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Elizabeth Gurley Flynn Quotes

Elizabeth Gurley Flynn (1890-1964)


Elizabeth Gurley Flynn, radical activist for worker's and women's rights, was a IWW (Wobblie) organizer and, later, an American Communist Party activist and leader. She helped found the ACLU and was later thrown out for her communist party membership.

Selected Elizabeth Gurley Flynn Quotations

• The IWW has been accused of pushing women to the front. This is not true. Rather, the women have not been kept in back, and so they have naturally moved to the front.

• History has a long-range perspective. It ultimately passes stern judgment on tyrants and vindicates those who fought, suffered, were imprisoned, and died for human freedom, against political oppression and economic slavery.

• It is my hope that the workers will not only "sabotage" the supply of products, but also the over-supply of producers.

• What is a labor victory? I maintain that it is a twofold thing. Workers must gain economic advantage, but they must also gain revolutionary spirit, in order to achieve a complete victory. For workers to gain a few cents more a day, a few minutes less a day, and go back to work with the same psychology, the same attitude toward society is to achieve a temporary gain and not a lasting victory.

• We believe that the class struggle existing in society is expressed in the economic power of the master on the one side and the growing economic power of the workers on the other side meeting in open battle now and again, but meeting in continual daily conflict over which shall have the larger share of labor's product and the ultimate ownership of the means of life.

• I hated poverty. I was determined to do something about the bad conditions under which our family and all around us suffered. I have stuck to that purpose for 46 years. I consider in so doing I have been a good American. I have spent my life among the American workers all over this country, slept in their homes, eaten at their tables. They are the majority of the people who have the inalienable right in our view to govern the country.

• They did not believe in making any contracts. They believed that as long as you were organized, you could hold the office to what it said it was going to do. But a contract, a piece of paper held you and so they didn't make any contracts. - about the IWW

• Why did good hard-working people suffer so? Why were men who were willing, able, and anxious to work, denied jobs? Why was there so much unemployment? Why were there rich people who apparently did little but enjoyed life?

• We never heard of vacations, let alone vacations with pay. We never heard of seniority as it is understood today. There were no pensions for retirement of workers.

• The silk worker for instance may make beautiful things, fine shimmering silk. When it is hung up in the window of Altman's or Macy's or Wanamaker's it looks beautiful. But the silk worker never gets a chance to use a single yard of it. And the producing of the beautiful thing instead of being a pleasure is instead a constant aggravation to the silk worker. They make a beautiful thing in the shop and then they come home to poverty, misery, and hardship. They wear a cotton dress while they are weaving the beautiful silk for some demi monde in New York to wear.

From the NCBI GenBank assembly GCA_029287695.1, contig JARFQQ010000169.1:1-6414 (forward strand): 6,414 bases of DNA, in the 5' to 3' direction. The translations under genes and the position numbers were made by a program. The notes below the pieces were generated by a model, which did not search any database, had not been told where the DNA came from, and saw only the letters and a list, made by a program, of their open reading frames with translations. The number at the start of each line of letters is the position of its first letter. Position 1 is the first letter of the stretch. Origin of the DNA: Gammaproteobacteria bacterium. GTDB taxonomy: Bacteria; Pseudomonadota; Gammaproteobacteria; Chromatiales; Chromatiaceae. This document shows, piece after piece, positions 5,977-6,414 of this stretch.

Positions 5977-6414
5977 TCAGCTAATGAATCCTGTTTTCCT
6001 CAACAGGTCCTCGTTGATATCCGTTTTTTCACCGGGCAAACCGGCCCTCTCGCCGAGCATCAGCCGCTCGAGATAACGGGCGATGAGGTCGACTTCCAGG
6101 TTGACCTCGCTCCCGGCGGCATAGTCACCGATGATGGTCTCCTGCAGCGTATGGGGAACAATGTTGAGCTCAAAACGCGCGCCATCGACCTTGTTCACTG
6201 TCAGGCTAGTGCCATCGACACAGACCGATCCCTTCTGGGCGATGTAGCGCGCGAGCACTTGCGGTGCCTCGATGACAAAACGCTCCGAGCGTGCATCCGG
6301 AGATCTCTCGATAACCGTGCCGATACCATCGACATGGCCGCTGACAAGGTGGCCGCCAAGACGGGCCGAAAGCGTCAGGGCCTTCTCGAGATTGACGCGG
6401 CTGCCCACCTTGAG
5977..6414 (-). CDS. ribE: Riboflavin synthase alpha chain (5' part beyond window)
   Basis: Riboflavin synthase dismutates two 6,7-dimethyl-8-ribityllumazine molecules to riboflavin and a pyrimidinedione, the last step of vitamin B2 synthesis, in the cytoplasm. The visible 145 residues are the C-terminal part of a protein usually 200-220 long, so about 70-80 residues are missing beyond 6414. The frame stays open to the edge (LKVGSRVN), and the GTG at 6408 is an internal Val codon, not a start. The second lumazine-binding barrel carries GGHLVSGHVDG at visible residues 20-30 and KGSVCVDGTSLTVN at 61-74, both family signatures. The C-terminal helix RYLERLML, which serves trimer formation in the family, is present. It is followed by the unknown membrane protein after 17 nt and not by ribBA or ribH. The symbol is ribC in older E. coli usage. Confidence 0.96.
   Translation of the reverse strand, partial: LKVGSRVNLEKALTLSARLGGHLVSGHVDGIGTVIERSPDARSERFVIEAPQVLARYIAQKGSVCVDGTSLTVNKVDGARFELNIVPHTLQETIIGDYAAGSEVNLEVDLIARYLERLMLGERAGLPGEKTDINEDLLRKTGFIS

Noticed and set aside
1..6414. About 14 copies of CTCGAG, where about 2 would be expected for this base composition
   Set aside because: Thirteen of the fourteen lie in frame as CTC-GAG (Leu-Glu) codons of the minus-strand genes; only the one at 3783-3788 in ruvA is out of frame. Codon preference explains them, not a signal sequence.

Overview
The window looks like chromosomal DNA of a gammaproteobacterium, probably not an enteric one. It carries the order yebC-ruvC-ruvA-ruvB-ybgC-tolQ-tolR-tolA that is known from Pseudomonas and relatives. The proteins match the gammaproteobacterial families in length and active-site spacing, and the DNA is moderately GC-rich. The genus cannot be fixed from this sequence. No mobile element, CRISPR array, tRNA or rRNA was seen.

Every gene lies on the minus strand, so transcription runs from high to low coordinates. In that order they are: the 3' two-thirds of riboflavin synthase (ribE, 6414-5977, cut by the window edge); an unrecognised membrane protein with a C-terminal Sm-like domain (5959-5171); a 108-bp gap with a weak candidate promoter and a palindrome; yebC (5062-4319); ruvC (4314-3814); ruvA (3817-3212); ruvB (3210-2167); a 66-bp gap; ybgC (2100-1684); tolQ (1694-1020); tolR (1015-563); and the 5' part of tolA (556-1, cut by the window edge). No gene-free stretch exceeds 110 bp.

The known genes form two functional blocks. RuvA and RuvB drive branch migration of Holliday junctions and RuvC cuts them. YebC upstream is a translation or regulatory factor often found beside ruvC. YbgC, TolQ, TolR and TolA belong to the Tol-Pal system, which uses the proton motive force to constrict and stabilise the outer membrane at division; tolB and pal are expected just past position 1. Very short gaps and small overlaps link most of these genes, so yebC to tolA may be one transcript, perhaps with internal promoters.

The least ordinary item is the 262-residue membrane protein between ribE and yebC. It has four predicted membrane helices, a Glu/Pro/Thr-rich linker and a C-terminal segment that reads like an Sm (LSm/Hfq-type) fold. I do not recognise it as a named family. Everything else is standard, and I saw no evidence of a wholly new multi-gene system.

• What precipitated the big strike in 1912, which is one of the great historical struggles in our country, was a political act on the part of the State. The hours of labor were reduced to 54 hours. You can imagine what they were before. That was only for women and children, but it affected something like 75% of the workers in the mills. On the first pay after the law went into effect, the employers cut the wages proportionately to the cut in hours and the wages were on the average of $7 and $8 a week at that time, and the highest pay to loom fixers and more highly skilled were getting possibly, $15 and $20. It was a margin between mere subsistence and starvation and so there was a spontaneous strike. - about the 1912 Lawrence Textile strike

• There has been labor protection by law but there has also been labor repression by law.

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About These Quotes

Quote collection assembled by Jone Johnson Lewis. Each quotation page in this collection and the entire collection © Jone Johnson Lewis 1997-2005. This is an informal collection assembled over many years. I regret that I am not be able to provide the original source if it is not listed with the quote.

Citation information:
Jone Johnson Lewis. "Elizabeth Gurley Flynn Quotes." About Women's History. URL: http://womenshistory.about.com/od/quotes/a/e_g_flynn.htm . Date accessed: (today). (More on how to cite online sources including this page)

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